"I'm not in a situation anymore where I need to play. I don't need to play. I don't need to play Major League Baseball to validate myself as a person," Zaun said Wednesday, before the Brewers' game against the Chicago Cubs.
"Do I want to play? That's a different story. It's too uncertain to tell. I'm really upset about having surgery and my season being over."
Zaun was wearing jeans and flip flops and looked ready to enjoy what he said would be his final night at Miller Park as he made the rounds to say his goodbyes to teammates and other members of the organization.
He and his wife will pack their belongings this weekend from a shorter-than-expected stay in Milwaukee and return to their apartment in Cincinnati, where Zaun will have surgery Tuesday morning and complete his rehab.
Zaun was injured in a plate collision in Washington in April, but played through the pain until aggravating the injury while swinging the bat in Pittsburgh in May. He spent several weeks trying to rehab it before deciding on surgery on the torn labrum in his shoulder.
"From the time I put on a Brewers uniform until the time I got hurt, I swung the bat more consistency and better than any point in my career. I really felt like I had a really, really special season in front of me," he said.
Zaun signed as a free agent this offseason for $1.9 million and immediately took the Brewers' starting job. The 39-year-old switch hitter started 0 for 21 at the plate before building his average to .265, with two homers and 14 RBIs.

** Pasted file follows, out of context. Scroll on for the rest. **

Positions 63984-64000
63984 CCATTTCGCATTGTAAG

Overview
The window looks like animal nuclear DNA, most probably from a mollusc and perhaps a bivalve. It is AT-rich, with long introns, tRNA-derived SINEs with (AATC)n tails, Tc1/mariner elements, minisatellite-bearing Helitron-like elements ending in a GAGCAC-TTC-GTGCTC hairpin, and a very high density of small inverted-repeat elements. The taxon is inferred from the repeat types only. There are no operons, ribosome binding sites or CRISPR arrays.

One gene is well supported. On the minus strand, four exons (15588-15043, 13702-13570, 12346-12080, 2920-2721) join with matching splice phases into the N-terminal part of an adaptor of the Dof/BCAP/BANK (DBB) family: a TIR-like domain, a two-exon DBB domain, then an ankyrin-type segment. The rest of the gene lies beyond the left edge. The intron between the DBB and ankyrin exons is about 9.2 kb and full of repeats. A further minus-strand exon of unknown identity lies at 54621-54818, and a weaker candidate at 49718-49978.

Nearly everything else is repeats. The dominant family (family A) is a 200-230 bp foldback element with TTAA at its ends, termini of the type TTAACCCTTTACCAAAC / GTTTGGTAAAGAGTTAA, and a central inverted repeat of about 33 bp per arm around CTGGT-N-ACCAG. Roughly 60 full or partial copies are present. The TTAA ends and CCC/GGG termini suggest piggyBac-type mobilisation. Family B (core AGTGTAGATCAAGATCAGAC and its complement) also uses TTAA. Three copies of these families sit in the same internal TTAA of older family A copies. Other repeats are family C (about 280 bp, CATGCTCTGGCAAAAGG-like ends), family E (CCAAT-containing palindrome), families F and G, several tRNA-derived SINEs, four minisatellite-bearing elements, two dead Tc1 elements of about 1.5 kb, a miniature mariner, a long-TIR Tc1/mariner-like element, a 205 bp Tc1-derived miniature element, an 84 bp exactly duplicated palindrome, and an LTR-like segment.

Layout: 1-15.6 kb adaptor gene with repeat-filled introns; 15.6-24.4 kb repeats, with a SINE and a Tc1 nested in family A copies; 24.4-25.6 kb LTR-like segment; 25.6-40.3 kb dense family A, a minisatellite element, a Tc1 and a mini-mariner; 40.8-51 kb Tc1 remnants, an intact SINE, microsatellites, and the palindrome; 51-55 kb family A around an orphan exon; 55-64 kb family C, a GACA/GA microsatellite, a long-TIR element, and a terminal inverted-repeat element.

Zaun has played 16 years in the majors primarily as a backup catcher, winning a World Series as a member of the Florida Marlins in 1997. He has a career .252 average with 88 homers and 446 RBIs.
"I'm pretty pleased with myself," he said. "I've got a World Series ring, I've done some fun things, some great moments."
Zaun's contract includes a $2.25 million option for 2011 with a $250,000 buyout. Zaun says he's undecided about playing next year, but hopes he'll be back at full strength by the end of December.
"My goal for the whole situation is I want to be ready to throw to bases before Christmas," Zaun said. "I want to be ready to go to spring training 100 percent healed, healthy and know that my arm's in shape."
He said if he can't do that, he'll likely try his hand at broadcasting.
"If I don't believe in my brain, in my heart that I could catch four or five days in a row if I had to for a ballclub, then I'm not even going to sign with a ballclub," he said. "I might, might be ready for the next stage of my career."
Zaun said he'll be bored with only a summer of rehab ahead of him, but says he'll stay positive.
"It's kind of an exciting time. I'm sad to be done for the season, I'm sad I wasn't able to realize my goals here in Milwaukee," he said. "The fans have been tremendous, it's been a great experience for me. At the same time, I'm looking forward to what comes next."